Semantic-oriented programming

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Semantic-oriented programming (SOP) is a programming paradigm in which the programmer formulizes the logic of a domain by means of semantic structures. Similar to Concept programming and Concept-oriented programming.

Common features[edit]

The way of how these semantic information are represented in the system vary according to the approach chosen (see below), common to these approaches are the following features:

  • The semantics represent static facts, that is: facts that describe the domain in question at a given moment, and which do not change during runtime (as opposed to Semantic Web for instance)
  • The system has native access to these semantic structures during compile time and runtime, and can interpret them in order to fulfill the requested features
  • Clear separation from logic and implementation (where possible)
  • In many cases, SOP supports the notion of Single Source of Truth (SSoT), such that every semantic concept is stored exactly once, Any possible linkages to this concept are by reference only
  • A programmer can freely and quickly add new semantic meanings without breaking compatibility with the system environment


The goals of SOP are:

  • Improving the maintainability of a software
  • Improving the transparency of a software
  • Flexibility by allowing exchangeability of logic or implementation
  • Optimal support for agile development processes (refactoring)


Soplets is a method of describing semantic concepts as blocks of code, using existing features of the (Java) language, namely annotations and enumerations. Each block of code (called Soplet) represents all properties and features of a given concept (as far as reasonable and feasible), including features outside of the traditional modelling scope, such as translations, documentation, requirement tracking and so on.

Soplets can be referenced and used from anywhere inside the code. Given the strong-typed nature of the references they can be safely refactored as seen fit.

A Soplet may be enhanced by one or more (stateless) functions, which are directly attached to the code block. That way also related features related to a given concept (such as calculations, validation, transformations etc.) beyond pure key-value pairs may be associated with a given Soplet.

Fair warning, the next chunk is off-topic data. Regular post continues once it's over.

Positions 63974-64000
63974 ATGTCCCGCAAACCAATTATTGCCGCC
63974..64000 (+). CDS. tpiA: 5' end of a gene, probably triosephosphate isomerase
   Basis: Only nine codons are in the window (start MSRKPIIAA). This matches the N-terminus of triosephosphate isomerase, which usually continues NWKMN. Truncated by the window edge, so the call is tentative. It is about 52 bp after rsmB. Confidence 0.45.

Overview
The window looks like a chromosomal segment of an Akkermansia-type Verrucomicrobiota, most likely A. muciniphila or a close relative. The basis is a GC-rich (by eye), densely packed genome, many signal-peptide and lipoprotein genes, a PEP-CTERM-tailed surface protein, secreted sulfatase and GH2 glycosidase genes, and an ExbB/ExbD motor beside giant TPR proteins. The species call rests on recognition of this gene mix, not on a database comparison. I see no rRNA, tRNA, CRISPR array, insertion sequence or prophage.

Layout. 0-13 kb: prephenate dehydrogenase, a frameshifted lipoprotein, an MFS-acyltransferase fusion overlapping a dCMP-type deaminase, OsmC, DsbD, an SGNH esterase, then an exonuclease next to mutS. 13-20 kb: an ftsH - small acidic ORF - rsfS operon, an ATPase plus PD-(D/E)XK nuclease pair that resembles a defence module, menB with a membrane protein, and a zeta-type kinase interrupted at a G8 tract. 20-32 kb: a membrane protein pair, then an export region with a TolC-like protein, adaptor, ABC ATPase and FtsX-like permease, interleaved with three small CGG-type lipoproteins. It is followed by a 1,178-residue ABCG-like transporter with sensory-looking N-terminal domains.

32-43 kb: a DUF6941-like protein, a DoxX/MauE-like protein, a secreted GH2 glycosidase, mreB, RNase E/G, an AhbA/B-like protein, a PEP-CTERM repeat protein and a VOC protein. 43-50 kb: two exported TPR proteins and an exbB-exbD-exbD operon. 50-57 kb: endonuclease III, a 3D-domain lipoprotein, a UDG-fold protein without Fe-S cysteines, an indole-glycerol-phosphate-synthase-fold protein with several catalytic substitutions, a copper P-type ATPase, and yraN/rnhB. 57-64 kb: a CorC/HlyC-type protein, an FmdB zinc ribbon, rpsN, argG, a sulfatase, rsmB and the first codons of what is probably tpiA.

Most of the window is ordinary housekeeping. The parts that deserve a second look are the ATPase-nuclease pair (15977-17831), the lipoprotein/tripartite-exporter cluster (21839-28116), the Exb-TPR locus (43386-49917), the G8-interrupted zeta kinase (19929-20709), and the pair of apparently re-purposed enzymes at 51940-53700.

The structure of a Soplet is formally defined by the stereotype it implements. This stereotype may be individually composed of several aspects (such as Translatable, Beanable, Bindable, Testable etc.), which in turn may be freely defined by the developer (or which are part of a framework which he uses).

An open-source plugin (based on the Project Lombok plugin) allows the creation of byte-code during compile-time, based on the information contained in the Soplets. For instance, a data bean may have all of its attributes, getters and setters generated.


SymADE (Symbolic Adaptable Development Environment) is an open-source IDE and implementation of SOP (Semantic-oriented programming) paradigm.

In SymADE a program is edited and stored as a tree of semantic nodes (meanings). The tree is edited by structural editor, and programmers can edit either the semantic tree directly or a projection of the semantic tree onto syntax tree. There may be multiple projections of the same tree, and they can be rendered on the screen as reach text, as UML diagrams and so on.

Semantic meanings are completely user-defined. This allows one to use SymADE for creating and editing new domain-specific languages, modify existing languages, and use in the same piece of code a mix of multiple languages.

SymADE is common in spirit with IP (Intentional Programming)and JetBrains MPS. The main difference is that they define and edit syntax trees, but SymADE creates and edits semantic trees. This gives an unbound possibility for automating code writing, i.e. the actual code can be written by computer based on dialog interaction with programmers. And of cause, the SymADE project is open-source, unlike proprietary IP and MPS development environments.

The higher automation of code writing will allow programmers to create more complex programs without increasing the amount of abstraction layers - because the computer, not programmers, will take care of the code complexity. This will allow one to write more complex programs without increasing resource requirements (CPU speed and memory size).

See also[edit]

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